Military Dune Buggy Now Has an Optionally Manned Variant

The Polaris MRZR X made its debut at the AUVSI unmanned systems show near Washington, D.C., February 8, 2018. (Image: Courtesy of Polaris)
Military.com | By Hope Hodge Seck

Since 2017, Marine infantry units have been deploying with Polaris MRZR all-terrain vehicles that can fit inside an MV-22 Osprey and zip troops around the battlefield with up to 1,500 pounds of gear.

The vehicle has been in use by U.S. Special Operations Command for even longer, and is operated by more than 30 allied nations.

This week, Polaris introduced the MRZR's sophisticated sibling: the MRZR X, a vehicle that can be operated by a driver; in leader-follower configuration in a convoy; by remote control; or fully autonomously, depending on what the mission requires.

The MRZR X made its debut at the AUVSI unmanned systems show near Washington, D.C., on Tuesday.

According to information provided by Polaris, the new vehicle was designed with the Army's unmanned Squad Multipurpose Equipment Transport, or SMET, competition criteria in mind. The vehicle was developed in collaboration with Applied Research Associates, which designed the modular robotic applique kit the MRZR X uses to operate in unmanned or leader-follower modes.

The other companies competing for SMET are General Dynamics Land Systems, Howe and Howe, and HDT, with a downselect to one company expected next fiscal year.

Per Army requirements, the MRZR X, like its predecessor, accepts JP-8 fuel. It can travel at least 60 miles in 72 hours and carry at least 1,000 pounds of gear.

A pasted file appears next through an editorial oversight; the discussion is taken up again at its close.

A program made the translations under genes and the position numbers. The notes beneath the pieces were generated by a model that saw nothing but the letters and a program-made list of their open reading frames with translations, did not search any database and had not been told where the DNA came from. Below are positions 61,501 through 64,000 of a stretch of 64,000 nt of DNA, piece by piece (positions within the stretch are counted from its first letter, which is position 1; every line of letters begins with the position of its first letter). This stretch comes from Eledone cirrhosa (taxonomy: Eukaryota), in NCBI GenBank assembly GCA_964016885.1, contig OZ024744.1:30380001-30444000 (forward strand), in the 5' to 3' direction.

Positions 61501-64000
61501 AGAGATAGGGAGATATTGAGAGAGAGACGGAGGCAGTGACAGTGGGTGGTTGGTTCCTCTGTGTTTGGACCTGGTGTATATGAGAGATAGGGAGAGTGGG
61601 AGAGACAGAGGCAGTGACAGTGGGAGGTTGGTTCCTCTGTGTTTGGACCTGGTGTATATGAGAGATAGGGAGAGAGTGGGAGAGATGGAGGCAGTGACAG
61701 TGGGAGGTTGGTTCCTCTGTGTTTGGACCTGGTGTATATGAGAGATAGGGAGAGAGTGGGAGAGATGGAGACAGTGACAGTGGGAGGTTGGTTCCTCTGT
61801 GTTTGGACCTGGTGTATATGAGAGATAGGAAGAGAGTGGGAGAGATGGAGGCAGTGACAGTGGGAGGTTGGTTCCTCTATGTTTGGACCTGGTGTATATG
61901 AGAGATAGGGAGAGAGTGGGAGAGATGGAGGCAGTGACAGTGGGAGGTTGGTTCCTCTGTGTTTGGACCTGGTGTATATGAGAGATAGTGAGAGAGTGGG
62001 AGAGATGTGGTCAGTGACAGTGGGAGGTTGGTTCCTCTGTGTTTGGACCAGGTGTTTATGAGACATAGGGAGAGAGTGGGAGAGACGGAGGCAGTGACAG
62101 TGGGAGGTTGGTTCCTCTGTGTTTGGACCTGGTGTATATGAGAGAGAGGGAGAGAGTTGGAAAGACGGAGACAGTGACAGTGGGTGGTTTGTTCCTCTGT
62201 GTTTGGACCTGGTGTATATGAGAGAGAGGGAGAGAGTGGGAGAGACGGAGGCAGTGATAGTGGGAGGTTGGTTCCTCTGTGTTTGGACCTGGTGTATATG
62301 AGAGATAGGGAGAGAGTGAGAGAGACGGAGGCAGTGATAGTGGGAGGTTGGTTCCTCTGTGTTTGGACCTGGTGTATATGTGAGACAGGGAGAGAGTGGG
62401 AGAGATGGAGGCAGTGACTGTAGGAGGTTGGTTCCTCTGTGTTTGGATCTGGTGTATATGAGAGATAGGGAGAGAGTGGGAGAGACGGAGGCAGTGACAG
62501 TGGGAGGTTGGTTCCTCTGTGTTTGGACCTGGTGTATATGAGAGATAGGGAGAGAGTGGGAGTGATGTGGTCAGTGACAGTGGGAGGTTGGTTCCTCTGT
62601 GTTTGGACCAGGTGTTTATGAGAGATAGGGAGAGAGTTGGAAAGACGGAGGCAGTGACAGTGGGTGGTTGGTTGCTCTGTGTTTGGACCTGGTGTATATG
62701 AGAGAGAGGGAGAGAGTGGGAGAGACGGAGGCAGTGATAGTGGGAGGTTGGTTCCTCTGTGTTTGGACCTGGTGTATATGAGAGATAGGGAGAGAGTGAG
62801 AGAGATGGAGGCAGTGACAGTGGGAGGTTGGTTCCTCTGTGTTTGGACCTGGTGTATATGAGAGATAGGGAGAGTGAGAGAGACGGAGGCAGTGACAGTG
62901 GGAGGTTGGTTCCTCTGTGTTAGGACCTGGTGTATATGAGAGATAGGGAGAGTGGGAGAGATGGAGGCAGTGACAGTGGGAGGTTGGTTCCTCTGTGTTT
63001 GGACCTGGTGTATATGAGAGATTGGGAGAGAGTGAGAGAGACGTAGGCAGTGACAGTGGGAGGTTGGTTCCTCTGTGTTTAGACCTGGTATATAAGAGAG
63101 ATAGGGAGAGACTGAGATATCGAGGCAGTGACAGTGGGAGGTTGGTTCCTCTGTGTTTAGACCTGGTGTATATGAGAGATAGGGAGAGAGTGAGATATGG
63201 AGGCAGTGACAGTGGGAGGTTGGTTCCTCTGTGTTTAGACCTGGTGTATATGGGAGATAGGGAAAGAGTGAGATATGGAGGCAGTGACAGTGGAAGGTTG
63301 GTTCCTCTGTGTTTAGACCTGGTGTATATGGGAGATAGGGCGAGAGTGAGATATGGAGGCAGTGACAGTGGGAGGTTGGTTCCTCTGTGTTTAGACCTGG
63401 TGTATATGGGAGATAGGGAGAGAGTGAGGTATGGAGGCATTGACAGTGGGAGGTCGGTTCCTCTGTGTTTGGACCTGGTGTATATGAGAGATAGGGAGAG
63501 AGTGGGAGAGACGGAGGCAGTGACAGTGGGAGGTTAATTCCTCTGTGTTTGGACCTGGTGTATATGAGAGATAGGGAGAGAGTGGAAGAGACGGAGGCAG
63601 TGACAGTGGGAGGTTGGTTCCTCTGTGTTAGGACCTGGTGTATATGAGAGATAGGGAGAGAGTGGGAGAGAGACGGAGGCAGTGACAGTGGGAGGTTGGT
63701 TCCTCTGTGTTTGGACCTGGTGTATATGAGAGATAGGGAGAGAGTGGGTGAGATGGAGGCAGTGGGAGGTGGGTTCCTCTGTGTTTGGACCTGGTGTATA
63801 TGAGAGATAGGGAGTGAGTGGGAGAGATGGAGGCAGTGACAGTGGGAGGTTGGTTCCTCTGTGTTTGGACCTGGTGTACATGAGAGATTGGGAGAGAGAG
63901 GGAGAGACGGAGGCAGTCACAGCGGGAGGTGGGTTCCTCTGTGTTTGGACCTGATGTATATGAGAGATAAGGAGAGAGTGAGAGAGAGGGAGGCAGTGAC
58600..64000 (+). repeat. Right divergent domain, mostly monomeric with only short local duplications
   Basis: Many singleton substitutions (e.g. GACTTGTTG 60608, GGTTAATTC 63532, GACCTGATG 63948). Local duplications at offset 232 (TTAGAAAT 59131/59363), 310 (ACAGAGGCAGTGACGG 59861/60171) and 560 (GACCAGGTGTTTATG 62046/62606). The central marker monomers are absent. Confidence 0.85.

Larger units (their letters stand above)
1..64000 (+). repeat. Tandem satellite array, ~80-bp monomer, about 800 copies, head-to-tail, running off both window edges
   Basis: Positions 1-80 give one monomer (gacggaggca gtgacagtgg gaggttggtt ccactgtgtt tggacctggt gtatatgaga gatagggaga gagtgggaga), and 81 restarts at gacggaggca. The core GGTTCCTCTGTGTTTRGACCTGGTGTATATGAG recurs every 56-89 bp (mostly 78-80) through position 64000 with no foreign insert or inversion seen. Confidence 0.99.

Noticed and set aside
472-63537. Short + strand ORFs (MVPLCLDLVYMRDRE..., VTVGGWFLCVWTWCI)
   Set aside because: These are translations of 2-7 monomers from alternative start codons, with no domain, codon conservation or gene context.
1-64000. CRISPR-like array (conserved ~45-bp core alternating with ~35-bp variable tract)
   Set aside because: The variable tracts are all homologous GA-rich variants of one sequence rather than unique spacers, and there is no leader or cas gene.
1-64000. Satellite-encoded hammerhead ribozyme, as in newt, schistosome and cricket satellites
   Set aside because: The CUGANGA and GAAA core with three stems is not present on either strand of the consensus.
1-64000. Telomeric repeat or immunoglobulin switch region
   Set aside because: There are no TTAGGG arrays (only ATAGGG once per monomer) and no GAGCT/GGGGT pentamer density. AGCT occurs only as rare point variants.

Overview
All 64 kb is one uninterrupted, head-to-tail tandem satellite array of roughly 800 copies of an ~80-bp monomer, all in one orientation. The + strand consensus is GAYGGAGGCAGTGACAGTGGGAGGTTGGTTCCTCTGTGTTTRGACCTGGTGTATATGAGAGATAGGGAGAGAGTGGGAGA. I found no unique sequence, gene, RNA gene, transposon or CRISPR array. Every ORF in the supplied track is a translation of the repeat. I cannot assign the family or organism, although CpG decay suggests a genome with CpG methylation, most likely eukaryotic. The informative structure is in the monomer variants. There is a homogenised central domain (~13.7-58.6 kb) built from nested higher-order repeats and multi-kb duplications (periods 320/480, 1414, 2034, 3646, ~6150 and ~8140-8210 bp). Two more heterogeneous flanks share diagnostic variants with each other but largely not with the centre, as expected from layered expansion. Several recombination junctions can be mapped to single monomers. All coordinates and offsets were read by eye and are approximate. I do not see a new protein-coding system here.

"The MRZR is the preferred platform among infantry units and Special Forces worldwide, which helps make its integration and the transition from manned to unmanned systems easier for the warfighter," Dr. John Olson, vice president and general manager of Polaris Government and Defense, said in a statement. "The MRZR X maintains the MRZR mission profile and payload our customers are accustomed to, plus it has additional robotic and networked capabilities to further support warfighters."

According to Polaris information, the unmanned capabilities will enable the vehicle to assume a greater variety of roles, including robotic equipment vehicle; autonomous battlefield resupply and logistics support; rescue missions; high-speed casualty evacuation; and, while in manned mode, personnel carrier.

"The advanced MRZR X fully integrates the autonomy systems and optimally places the sensors to safeguard the technology while keeping the physical and software architecture open so it can spiral in future technology," Polaris stated in an announcement. "The vehicle drivetrain is powerful and reliable, allowing for longer missions, high speeds and silent drive when needed -- all on the very familiar, sustainable and intuitive MRZR platform."

-- Hope Hodge Seck can be reached at hope.seck@military.com. Follow her on Twitter at @HopeSeck.